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Random Touch (USA) - 2004 - "The You Tomorrow"
TRACK LIST: CD: 1. Jungle 2:41 2. Jumping off the Cliff 2:50 3. The Inherent Elegance of Falling 3:06 4. Only the Wounded Can Serve 6:52 5. Neutrinos Have Mass 3:37 6. Is That What You Want 2:54 7. The You Tomorrow 4:46 8. Gone Yesterday 4:42 9. All I Can Do 3:11 10. A March of Tomorrows 2:34 11. Undifferentiated Flesh 1:57 12. 97 People With Telescopes 3:43 13. Pick Your Poison 2:49 14. You Define Single File 5:46 15. Solstice Fen 1:53 16. Saturn & Sirius 13:18 17. Some Other Memory 0:20 DVD (Videos): 1. Jungle 2. The Inherent Elegance of Falling 3. Turbulence 4. Is That What You Want? 5. Gone Yesterday 6. All I Can Do 7. You Define Single File 8. Solstice Fen 9. Some Other Memory + 6 performances All realizations: by Random Touch. Engineered by Brown. LINE-UP: Christopher Brown - assorted percussion; electronics; vocals James Day - synthesizers, electronics; vocals With: Scott Hamill - guitar Matthew Ebbin - camera &: Matthew Agnew - cello (on 2)
Special report. Hailing from Crystal Lake, Illinois, RANDOM TOUCH is a multi-media group with founders Christopher Brown and James Day being the only permanent members. Issued as a superbly looking digipack, "The You Tomorrow" is their fifth album and includes a CD with 67 minutes of music and a DVD with about an hour of video. I never was sympathetic enough with impressionism - in any of its manifestations: in painting nor in music. In theory, I easily accept the conception of chaos as the essential counterpoint to harmony, both of which equally influence the universe. But the spontaneity reigning in the music of Random Touch did not transform into something comprehensible to me after many repeated listens and remained in my consciousness just the spontaneity, devoid of any tendencies or purposes. Christopher Brown says: "When we play, it's like entering a trance. At times, I have no conscious awareness that we are making music". There's nothing strange that I am not able to see what they see and to hear what they hear while "making music". Though I have a blasphemous thought that one needs some 'magic medium' to reach the changed state of mind and get a chance to strike into resonance with those strange sounds and noises that form the sonic atmosphere of this album. These men are maybe channeling with some otherworldly entities or extraterrestrials. Perhaps they are lifting the veil separating our reality from some parallel worlds, but they don't remind me even of non-Euclidian spheres of Lobatchevsky's paradoxical geometry where there I see some certain logic and perfection. The video shorts as such are outstanding, just one-of-a-kind. It's like a fantastical movie depicting hallucinations of a madman, shot some marvelous way by a skilled cameraman. Alas, as well as the lyrics, varying from the endlessly repeated "All I can do is make love to you" to something more nonsensical, they didn't help to move me at least a bit forward in comprehending the music. Perhaps all this is just a closed book to me. My numerous attempts to get into "The You Tomorrow" and find some compromised settlement before reviewing it were unsuccessful. This is probably the very first case that I feel I can't be responsible to make any concrete conclusion on the material. So I must confess in my inability to describe it otherwise but saying that all this is just beyond my comprehension. I have no doubts about the innovation of Random Touch's creation, but their music is too avant-garde, if it's ever possible.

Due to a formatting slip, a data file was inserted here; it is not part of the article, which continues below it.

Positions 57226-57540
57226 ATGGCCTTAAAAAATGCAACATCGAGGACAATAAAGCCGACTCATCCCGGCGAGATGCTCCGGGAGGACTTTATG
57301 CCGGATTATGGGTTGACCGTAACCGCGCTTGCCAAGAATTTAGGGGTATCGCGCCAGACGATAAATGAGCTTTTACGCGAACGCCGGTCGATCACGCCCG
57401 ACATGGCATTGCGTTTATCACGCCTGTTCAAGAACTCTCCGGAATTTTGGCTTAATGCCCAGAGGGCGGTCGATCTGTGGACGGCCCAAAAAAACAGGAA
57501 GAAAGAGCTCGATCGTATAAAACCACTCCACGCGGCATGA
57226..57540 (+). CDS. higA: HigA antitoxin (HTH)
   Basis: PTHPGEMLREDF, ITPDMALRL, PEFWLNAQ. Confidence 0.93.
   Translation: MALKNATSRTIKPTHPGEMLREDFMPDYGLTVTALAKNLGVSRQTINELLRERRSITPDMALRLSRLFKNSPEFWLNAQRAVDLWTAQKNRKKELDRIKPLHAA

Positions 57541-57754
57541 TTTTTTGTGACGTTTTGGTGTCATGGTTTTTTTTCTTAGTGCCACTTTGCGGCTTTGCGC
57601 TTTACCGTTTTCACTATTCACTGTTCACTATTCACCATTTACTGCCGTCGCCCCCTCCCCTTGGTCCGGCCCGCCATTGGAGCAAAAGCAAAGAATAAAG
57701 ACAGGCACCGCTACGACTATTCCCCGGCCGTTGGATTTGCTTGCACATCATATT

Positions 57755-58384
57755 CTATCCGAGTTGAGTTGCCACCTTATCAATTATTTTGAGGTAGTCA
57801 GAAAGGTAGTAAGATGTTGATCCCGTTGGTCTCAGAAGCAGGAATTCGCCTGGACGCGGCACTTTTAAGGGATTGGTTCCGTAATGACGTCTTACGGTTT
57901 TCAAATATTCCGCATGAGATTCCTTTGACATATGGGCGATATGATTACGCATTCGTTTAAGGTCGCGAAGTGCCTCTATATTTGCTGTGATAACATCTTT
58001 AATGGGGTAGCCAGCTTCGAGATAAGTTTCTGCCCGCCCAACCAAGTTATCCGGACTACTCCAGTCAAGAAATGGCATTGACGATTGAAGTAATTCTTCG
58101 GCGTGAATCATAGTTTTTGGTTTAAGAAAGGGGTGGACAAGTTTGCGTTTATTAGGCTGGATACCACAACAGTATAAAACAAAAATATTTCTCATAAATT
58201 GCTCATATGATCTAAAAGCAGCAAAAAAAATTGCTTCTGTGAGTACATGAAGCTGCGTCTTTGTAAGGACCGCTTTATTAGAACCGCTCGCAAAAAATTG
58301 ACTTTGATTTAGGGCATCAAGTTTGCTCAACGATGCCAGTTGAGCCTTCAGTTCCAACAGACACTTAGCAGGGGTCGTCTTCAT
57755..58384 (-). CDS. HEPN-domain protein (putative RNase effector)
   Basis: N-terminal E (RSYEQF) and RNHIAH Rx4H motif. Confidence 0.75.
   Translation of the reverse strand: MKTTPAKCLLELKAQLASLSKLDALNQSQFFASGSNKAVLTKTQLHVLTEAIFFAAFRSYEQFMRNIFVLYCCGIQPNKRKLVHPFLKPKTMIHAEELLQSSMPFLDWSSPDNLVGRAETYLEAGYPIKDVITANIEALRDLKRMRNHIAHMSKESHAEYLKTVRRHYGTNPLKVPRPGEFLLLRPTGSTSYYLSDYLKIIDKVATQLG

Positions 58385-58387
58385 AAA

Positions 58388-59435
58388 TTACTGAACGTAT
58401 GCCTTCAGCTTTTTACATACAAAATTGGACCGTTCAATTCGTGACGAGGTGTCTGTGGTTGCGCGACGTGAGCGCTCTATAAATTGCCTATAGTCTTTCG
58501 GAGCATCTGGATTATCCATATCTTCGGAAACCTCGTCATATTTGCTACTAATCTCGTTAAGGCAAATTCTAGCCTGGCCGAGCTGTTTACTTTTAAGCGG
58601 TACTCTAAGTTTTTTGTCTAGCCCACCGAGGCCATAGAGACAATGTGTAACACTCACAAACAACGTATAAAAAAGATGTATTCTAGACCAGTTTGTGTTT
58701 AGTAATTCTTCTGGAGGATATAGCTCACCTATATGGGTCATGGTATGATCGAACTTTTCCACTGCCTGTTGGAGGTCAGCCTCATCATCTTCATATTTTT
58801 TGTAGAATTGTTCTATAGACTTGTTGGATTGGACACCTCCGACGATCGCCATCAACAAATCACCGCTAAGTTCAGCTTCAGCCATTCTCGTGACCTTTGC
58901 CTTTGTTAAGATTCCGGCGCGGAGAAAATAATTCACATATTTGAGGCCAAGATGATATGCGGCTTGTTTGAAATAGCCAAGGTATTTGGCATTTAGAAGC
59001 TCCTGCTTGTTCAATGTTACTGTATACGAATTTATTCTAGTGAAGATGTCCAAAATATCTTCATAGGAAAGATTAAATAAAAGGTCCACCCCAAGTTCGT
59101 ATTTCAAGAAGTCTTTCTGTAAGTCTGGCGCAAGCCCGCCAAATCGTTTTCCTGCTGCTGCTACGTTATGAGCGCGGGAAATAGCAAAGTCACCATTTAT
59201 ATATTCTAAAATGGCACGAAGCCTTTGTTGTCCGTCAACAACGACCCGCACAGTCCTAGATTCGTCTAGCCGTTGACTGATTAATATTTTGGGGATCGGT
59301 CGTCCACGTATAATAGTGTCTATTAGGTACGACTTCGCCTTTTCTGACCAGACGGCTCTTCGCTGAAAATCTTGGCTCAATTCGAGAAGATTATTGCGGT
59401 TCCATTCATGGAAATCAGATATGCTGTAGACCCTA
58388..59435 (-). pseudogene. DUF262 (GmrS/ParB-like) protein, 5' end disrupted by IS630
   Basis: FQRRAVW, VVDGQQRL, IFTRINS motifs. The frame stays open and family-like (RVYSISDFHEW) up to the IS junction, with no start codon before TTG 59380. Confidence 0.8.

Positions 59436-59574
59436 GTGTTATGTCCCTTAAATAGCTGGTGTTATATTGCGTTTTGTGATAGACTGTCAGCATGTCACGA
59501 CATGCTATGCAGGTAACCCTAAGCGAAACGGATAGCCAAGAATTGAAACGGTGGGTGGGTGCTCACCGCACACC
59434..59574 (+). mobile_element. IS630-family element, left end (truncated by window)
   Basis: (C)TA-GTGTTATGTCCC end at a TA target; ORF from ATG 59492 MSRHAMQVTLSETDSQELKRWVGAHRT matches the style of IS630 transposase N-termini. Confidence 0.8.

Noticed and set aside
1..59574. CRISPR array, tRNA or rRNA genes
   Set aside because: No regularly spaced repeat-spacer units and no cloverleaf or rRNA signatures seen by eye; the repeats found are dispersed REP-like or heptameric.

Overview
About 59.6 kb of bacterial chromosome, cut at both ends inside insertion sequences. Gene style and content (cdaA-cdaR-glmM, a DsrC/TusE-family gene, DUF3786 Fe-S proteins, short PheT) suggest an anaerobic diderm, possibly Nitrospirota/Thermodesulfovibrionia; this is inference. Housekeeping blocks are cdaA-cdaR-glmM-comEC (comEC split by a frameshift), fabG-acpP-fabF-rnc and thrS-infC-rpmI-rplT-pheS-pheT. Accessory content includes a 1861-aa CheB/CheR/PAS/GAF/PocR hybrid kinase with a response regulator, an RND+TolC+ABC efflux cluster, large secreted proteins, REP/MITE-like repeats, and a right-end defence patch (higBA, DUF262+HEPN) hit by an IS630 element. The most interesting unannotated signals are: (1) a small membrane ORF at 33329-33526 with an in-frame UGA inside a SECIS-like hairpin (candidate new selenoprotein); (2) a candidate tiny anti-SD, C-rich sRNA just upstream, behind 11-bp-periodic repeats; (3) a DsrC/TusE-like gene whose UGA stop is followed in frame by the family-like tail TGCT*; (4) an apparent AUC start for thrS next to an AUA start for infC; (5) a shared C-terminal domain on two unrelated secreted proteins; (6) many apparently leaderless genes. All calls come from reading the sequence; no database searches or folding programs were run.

VM: December 3, 2004
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